• Movement: Automatic Movement, date complication (17 jewels)
  • Dial: Black with Luminova arabic numerals at “12-6-9,” with a date at “3,” and 5-minute indices
  • Hands: Tritium arrowhead (hour), tapered baton (minute), white second hand
  • Strap: 20mm Tropic diver
  • Date produced: 1969
  • Expect to pay: $900-$1700

In all of Caravelle’s lineup, the Sea Hunter seems to have benefited the most from the age of vintage popularity; it’s found a strong cult following. Despite their mass numbers produced, flippers will try to price them well above a Bulova Snorkel when placed side by side.

Caravelle Sea Hunter “Swiss-Made”

To the true connoisseur, there’s a Sea Hunter reference that combats the entire notion of quality spared. It’s known simply as “the Swiss Made version.” Because Caravelle was at one point “Caravelle New York,” it’s understood that their goods were designed with the United States in mind. There’s little research that can speak to this unique model’s place for distribution, as it was never mentioned in printed ads alongside it’s counterparts. It’s scarcity has made it coveted.

Notably, it shares the same unique handset as the Ranger, yet the inclusion of the bezel sets it apart from the Explorer enough that it’s very much its own design… although eerily similar to the Longines Legend Diver.

“But I don’t want to settle.”

Then don’t. Maybe you’re kind of guy who eats first world problems for breakfast. But, consider the fact that the Rolex 1016 Explorer is one of the most mass-produced Rolex replicas circulating the second-hand market. Your likelihood of finding an honest example through dealers on eBay are that much more slim because of it. Risk can be skirted through expert sellers who routinely assess the legitimacy of their stock (expect nose bleed-inducing premiums). Educate yourself*, and learn to enjoy the research.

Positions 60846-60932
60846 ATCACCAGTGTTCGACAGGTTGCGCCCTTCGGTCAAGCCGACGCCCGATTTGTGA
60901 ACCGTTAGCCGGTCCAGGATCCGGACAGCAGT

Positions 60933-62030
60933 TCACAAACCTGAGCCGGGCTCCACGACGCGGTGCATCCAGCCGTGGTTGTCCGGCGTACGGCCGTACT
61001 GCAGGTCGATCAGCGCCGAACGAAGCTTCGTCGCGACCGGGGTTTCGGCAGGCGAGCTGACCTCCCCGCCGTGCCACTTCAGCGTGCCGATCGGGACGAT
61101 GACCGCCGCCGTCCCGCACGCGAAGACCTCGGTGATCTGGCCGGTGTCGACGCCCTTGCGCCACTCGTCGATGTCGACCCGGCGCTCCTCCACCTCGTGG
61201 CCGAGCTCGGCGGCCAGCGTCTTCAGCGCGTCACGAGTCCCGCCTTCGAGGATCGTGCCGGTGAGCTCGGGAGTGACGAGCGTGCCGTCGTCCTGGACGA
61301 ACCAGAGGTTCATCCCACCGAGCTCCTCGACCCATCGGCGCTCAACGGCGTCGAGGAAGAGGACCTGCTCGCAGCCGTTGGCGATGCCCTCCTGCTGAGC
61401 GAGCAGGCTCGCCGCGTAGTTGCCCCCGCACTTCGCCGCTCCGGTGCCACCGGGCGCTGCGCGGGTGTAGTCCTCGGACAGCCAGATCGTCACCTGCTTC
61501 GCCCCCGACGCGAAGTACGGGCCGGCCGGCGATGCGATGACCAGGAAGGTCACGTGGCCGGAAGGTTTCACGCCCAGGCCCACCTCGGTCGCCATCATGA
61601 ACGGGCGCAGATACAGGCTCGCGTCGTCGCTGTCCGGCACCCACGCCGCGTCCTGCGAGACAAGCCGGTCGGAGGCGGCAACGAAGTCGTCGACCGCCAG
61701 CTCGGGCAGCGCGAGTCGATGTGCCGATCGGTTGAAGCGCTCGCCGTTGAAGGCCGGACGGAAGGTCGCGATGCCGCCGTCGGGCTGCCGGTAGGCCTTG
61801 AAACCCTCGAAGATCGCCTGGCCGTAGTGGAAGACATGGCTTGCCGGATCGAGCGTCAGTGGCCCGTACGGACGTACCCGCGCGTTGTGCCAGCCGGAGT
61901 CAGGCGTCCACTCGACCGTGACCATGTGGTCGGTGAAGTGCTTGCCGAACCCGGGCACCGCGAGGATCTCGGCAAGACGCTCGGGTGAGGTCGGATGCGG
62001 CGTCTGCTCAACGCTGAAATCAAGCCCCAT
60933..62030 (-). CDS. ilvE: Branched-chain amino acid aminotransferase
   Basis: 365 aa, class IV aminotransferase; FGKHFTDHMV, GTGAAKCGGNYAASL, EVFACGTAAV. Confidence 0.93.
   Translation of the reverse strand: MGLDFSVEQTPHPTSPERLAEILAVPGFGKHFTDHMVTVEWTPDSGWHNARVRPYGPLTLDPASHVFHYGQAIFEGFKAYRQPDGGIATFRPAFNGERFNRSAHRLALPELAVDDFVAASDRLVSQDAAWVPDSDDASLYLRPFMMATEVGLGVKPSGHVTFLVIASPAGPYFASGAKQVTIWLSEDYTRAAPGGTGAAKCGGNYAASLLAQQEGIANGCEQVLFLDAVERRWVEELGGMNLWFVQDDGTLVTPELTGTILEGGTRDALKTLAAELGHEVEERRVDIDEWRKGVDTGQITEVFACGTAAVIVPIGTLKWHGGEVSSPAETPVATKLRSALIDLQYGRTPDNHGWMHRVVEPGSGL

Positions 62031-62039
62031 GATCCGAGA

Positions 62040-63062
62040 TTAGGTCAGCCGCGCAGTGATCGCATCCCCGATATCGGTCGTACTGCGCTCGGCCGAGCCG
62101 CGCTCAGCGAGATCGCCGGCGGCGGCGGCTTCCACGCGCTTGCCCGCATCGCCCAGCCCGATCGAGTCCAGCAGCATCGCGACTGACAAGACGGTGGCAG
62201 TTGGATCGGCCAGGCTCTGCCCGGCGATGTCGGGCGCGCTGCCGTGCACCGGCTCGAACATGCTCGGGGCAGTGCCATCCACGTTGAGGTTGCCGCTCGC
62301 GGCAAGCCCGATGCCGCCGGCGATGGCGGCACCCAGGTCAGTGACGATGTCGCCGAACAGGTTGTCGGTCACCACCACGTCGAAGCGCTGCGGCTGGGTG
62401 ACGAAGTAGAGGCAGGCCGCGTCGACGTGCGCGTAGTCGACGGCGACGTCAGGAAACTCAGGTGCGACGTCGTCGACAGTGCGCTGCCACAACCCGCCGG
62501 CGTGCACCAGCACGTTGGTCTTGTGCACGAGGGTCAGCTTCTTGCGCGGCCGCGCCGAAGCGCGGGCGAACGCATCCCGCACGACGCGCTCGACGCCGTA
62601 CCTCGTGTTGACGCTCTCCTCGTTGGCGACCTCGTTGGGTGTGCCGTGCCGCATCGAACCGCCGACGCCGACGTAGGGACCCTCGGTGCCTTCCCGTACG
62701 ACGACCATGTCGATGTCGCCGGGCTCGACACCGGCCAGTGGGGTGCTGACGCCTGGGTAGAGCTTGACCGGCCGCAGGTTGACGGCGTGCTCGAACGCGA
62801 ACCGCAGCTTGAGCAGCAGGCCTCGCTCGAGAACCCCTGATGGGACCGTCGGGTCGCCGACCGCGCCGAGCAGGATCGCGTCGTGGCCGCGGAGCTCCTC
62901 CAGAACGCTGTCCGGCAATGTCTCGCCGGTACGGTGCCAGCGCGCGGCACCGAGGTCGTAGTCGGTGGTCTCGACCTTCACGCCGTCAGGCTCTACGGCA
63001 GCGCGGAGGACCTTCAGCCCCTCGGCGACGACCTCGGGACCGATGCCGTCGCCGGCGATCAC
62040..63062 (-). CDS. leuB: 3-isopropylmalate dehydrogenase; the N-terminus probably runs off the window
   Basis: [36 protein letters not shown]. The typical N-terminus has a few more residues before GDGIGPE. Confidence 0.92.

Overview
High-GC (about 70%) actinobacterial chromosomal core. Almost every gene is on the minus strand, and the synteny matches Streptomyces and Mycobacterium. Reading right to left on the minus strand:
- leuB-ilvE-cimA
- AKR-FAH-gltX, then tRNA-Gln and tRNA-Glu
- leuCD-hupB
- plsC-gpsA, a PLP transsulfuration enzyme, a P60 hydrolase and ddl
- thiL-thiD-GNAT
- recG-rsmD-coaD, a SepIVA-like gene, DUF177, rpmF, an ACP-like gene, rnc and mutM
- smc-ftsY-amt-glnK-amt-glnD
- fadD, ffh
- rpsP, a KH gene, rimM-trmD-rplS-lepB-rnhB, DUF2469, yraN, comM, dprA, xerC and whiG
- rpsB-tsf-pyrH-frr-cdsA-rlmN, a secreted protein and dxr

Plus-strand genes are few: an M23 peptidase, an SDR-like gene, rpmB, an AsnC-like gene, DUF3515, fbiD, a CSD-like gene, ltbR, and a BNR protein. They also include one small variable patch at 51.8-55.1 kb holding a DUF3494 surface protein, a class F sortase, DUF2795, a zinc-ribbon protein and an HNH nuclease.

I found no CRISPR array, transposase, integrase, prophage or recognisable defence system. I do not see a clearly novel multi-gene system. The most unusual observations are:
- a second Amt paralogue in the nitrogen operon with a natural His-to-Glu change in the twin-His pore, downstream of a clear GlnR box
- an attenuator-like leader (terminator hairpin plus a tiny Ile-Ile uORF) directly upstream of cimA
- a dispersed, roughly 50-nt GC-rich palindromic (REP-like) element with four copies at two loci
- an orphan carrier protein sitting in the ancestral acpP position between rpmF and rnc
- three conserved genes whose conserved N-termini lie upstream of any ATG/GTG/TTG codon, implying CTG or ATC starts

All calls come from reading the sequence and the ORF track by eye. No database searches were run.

Photo Credits:

Rolex Explorer 1016

Tudor Prince Oysterdate Ranger ref. 90220

Bulova Snorkel “666’ Deep Sea Diver” ref. 386-3

Caravelle Sea hunter ref 49482 “Dauphine hands”

Caravelle Sea Hunter “Swiss-Made”


Ep. #161: What Would You Rather Spend $14k On?

The snobs sit down and revisit the Omega 321 Speedy release while running through better ways to spend $14k.


Junghans Max Bill 'Black and White' Watches

There seem to be two aesthetic groupings that many German watches can be organized into.  The first has to do with practicality, function over form.  In this first group, perhaps most notably, are flieger watches (German for “flyer”) which were made for pilots.  These watches were about, first and foremost, legibility.  Many of them came in extremely large sizes by today’s standards, upwards of 50mm (Imagine how gigantic they were in the 1930’s and 40’s!).  Like other military watches, fliegers had mostly sterile dials and, since their main function was accurate timekeeping, large and clear Arabic numeral save for the occasional triangle marker at twelve.  Not only are brands with military history (like Stowa, Sinn, and Laco) still making fliegers in this style (albeit a bit smaller), but newer, independent German brands have taken the simplistic, legible, and functional design cues from these original military watches and put their own modern spin on them (Damasko and Archimede for example).